Sex, Lies and Social Media – TedX Talk

Craig Gross, The Porn Pastor, got a chance to do a TedX talk. If you are not familiar with Ted, check out www.ted.com. The TedX talks are a bit shorter and the events are smaller events in local cities. Craig’s talk was called  “Sex, Lies, and Social Media” and is a frank look at the increasing sexualization of the social media landscape and the ways this trend is affecting the always-connected touch-screen generation.

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Tuesdays Top 5 MEDIA

Thanks for tuning into Top 5 Tuesdays here at Think Youth Ministry.  Today we are looking at the second installment in a six part series about the modeling we do in our lives. Up today, media…

The media we subject ourselves to can have a drastic affect on how we live our lives, regardless of if we are conscious of it or not.  With today’s post I would like to focus on the making the unconscious conscious, or at least cast a little light on some things we may not think about very often…

Let’s begin with an analogy.  I spend as much time as I out of doors, and have found that I often neglect the beauty that is local to me.  Let me explain.  I was hiking with my kids a few weeks ago, and my son who is freshly 6 years of age, asked me why we drive so far to go for a hike when there are trails right near our home.  He had a great point.  I have been on the trails near our home so often, in so many capacities (walk, run, bike…), that I have lost the impact they had when we first moved to our home.  Their inherent beauty has become lost on me because I am used to them…

To drive the point home, we are often so used to the media we subject ourselves to that we lose perspective, no longer feeling the negative.  My wife and I took a break from television awhile back, and when we began with it again we found we had become re-sensitized to the violence, sexual messaging/imagery, assumptions made as to what is “normal” societal representation, low ethical standards, as well as blatant disrespect for our faith in Christ.  Surprising, given that I thought we had metered our viewing habits prior to our break from television, choosing not to watch the stuff we had deemed “unacceptable”…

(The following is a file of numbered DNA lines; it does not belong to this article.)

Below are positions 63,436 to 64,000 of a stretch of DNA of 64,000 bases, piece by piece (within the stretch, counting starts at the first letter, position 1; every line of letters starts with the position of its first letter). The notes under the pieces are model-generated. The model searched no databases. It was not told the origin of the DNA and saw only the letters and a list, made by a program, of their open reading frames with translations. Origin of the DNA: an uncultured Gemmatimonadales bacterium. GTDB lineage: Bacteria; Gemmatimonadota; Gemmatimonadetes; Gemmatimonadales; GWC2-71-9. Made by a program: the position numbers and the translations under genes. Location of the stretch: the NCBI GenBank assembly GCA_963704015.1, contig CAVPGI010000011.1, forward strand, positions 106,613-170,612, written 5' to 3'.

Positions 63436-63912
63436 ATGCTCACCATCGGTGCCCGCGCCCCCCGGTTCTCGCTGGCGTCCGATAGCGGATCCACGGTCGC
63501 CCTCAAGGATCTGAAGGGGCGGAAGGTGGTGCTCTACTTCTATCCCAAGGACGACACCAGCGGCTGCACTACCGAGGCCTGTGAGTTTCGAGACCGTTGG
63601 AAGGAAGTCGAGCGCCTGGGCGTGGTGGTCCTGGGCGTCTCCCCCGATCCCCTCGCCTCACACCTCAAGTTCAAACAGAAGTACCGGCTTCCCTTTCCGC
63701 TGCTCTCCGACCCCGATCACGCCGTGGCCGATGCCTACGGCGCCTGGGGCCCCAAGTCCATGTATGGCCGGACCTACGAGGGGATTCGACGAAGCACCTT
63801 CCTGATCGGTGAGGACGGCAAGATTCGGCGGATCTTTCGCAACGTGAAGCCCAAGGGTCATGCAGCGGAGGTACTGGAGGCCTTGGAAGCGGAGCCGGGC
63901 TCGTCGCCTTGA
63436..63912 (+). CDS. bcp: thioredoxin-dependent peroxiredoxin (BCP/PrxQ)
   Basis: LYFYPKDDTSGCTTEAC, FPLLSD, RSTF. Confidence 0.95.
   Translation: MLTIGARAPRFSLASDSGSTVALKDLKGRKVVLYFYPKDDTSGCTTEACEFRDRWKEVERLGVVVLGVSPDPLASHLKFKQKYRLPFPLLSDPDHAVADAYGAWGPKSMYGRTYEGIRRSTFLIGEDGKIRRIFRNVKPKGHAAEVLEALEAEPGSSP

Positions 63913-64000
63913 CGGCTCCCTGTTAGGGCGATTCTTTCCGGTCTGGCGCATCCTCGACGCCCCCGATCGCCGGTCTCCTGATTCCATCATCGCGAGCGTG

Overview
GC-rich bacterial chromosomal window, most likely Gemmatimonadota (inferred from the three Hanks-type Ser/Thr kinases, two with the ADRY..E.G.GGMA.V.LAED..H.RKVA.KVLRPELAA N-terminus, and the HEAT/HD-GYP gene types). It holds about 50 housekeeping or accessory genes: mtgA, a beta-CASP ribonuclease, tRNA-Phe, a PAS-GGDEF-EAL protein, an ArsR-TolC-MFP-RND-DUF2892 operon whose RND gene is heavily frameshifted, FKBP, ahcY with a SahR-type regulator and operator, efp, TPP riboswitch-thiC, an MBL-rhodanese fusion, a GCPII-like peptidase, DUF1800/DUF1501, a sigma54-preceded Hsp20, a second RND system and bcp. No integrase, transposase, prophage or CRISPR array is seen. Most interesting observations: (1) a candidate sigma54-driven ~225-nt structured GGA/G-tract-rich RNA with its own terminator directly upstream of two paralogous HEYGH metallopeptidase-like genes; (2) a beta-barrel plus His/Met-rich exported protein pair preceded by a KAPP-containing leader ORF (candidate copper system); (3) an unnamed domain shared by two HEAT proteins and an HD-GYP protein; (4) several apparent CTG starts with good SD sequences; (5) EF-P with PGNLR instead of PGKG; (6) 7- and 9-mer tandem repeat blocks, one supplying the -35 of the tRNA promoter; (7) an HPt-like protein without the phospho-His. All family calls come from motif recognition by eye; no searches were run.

I am not trying to toot my own horn here – what I am trying to do is draw attention to the messages passed by the media we subject ourselves to, both the blatant and the more shrouded…

The top 5 negative messages I wish to highlight today are as follows: sexuality; violence; ethical standards; assumptions (about societal norms – think “everyone else is doing it…”); and disrespect for Christianity/God.  Watch for these in the media you are consuming.  I have been using the phrase “we subject ourselves to” purposely – we have a choice.  Choose to turn off the things that you find objective…

Don’t lose perspective because you have walked there so many times before.  What was once offensive to you likely still is if you pay attention to it, and it does show in our modeling of the faith we follow.  Take care…

Andy Lundy is a psychotherapist working in private practice (www.junipertree.ca) in Newmarket, Ontario, Canada.  He can be reached via email at andrew.lundy@junipertree.ca.  Please send him your questions…

Top 5 Initiative

Welcome to Think Youth Ministry’s Top 5 initiative.  Over the next number of weeks we will be tackling various online issues pertaining to youth, including pornography, social media, managing your online presence, mobile device use, etc.  Blog posts will include recommendations for youth, parents, and those who work with youth.  Stay tuned…

Why Are Teen Moms Poor?

This post was originally posted Monday, May 14, 2012 on SLATE.com by Mathew Yglesias

My thoughts: Youth workers who work in urban, suburban and rural areas MUST READ THIS! Mathew Yglesias has profoundly impacted my thoughts and views on teen pregnancy in relation to poverty. I appreciated his honest candour on what is usually a sensitive subject to so many. Many youth organizations that work with teen mom’s or single mom’s, this is a message that needs to be understood on a deeper level and with great clarity.

Enjoy the article:

Surprising new research shows it’s not because they have babies. They have babies because they’re poor.
Delivering the commencement address last weekend at the evangelical Liberty University, Mitt Romney naturally stuck primarily to “family values” and religious themes. He did, however, make one economic observation that intersects with some fascinating new research. “For those who graduate from high school, get a full-time job, and marry before they have their first child,” he said, “the probability that they will be poor is 2 percent. But if [all] those things are absent, 76 percent will be poor.”